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Parents of dead Irishman file final appeal against Hamburg police

‘This step is important despite the odds because Oisín was our son and we will never stop loving him or give up on him,” said David Osborn

The parents of an Irishman shot dead in Hamburg have begun a final legal attempt to have the police officer who killed their son brought to trial in Germany.

Oisín Osborn was killed in his home shortly after 10am on May 22nd, 2019 by police responding to an emergency call from his wife. She told an operator her husband was behaving erratically and had a knife.

Minutes later, armed police in riot gear broke into the couple’s semidetached home in a Hamburg suburb and confronted Osborn on the upstairs landing. Fearing he was about to attack them with a knife, an officer shot him six times. The 34-year-old man, who worked in Hamburg as an engineer, died at the scene.

Last year, a Hamburg state prosecutor decided not to prosecute the police officer who fatally shot Osborn.


The prosecutor found the officer had faced an immediate and concrete threat from Osborn, and the response was justifiable as self-defence.

Several aspects of the case remain contested by parents David and Katrina Osborn, in particular whether their son was wielding a knife or a spatula when he was shot. The autopsy revealed no alcohol, drugs or other stimulants in his blood.

HIs parents filed a review request with the Hamburg chief public prosecutor.

After re-examining the case file, in particular photographs of “the extremely narrow” stairway and upper landing, Hamburg’s chief public prosecutor agreed with the decision not to proceed, saying “in the concrete situation ... the accused had no other equally suitable option to end the attack immediately than to make use of their weapon”.

On Tuesday, Katrina and David Osborn took a final step by filing a motion to force legal action by Hamburg authorities. The motion argues that, regardless of the circumstances of the killing, the six shots fired by the police officer constituted an excessive use of force.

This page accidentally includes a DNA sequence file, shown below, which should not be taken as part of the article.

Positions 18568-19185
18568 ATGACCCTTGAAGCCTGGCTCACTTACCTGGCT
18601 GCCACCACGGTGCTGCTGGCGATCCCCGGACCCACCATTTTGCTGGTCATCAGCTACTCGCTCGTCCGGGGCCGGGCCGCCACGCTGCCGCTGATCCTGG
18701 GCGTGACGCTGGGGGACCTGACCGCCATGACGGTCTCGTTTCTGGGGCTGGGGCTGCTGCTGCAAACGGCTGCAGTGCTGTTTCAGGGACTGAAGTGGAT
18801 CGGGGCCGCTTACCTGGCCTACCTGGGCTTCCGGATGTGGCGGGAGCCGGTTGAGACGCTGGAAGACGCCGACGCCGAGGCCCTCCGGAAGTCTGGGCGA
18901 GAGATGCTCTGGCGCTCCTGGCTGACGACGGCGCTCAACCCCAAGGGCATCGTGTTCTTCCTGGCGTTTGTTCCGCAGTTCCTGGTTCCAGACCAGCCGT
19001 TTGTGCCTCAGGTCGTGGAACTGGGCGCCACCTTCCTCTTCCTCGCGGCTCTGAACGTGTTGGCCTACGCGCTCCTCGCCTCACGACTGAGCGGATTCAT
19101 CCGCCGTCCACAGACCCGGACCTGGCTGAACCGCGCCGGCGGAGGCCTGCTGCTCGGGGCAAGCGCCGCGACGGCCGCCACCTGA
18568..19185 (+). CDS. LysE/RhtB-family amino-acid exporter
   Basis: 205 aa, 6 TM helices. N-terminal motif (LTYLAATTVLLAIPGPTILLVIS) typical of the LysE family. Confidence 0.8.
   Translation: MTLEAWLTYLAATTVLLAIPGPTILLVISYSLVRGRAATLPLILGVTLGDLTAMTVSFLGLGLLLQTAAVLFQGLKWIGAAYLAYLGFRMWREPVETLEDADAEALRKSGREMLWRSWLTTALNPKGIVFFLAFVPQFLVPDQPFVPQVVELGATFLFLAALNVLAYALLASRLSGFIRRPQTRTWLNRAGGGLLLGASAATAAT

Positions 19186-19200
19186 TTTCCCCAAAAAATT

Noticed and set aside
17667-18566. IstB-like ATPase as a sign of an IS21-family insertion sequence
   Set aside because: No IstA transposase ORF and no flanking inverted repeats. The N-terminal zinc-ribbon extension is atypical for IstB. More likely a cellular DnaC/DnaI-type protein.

Such motions in Germany have strict conditionality and, to be successful, require the applicant to make a compelling case for why action is required with a reasonable prospect of a prosecution under German law.

Though such cases are rarely successful, the Osborn family say they are filing the motion to exhaust every legal option in Germany before moving on to the European Court of Human Rights in Strasbourg.

“This step is important despite the odds because Oisín was our son and we will never stop loving him or give up on him,” said David Osborn. “It’s also important to deal with people in a humane and just way; people who are simply ill are treated like criminals, though no crime has been committed.”

Some 10 days before the fatal shooting, Oisín had become a father. In the days after a difficult birth, his wife said he began behaving erratically, with mood swings and signs of paranoia.

On the morning of the shooting, she woke to find her husband, naked apart from a loincloth, bringing kitchen objects into their bedroom, including steak knives. She did not witness the shooting outside the bedroom door but heard what she thought were fireworks.

David and Katrina Osborn argue their son was having a severe anxiety attack and that the confrontational police response escalated the situation.

Nearly four years on, they describe the German justice system response to their family tragedy as “heartless and arrogant”.

“Above all there seems a determination to prove themselves right,” said David Osborn, “or even more to assume rightness without the need for proof”.

Derek Scally

Derek Scally

Derek Scally is an Irish Times journalist based in Berlin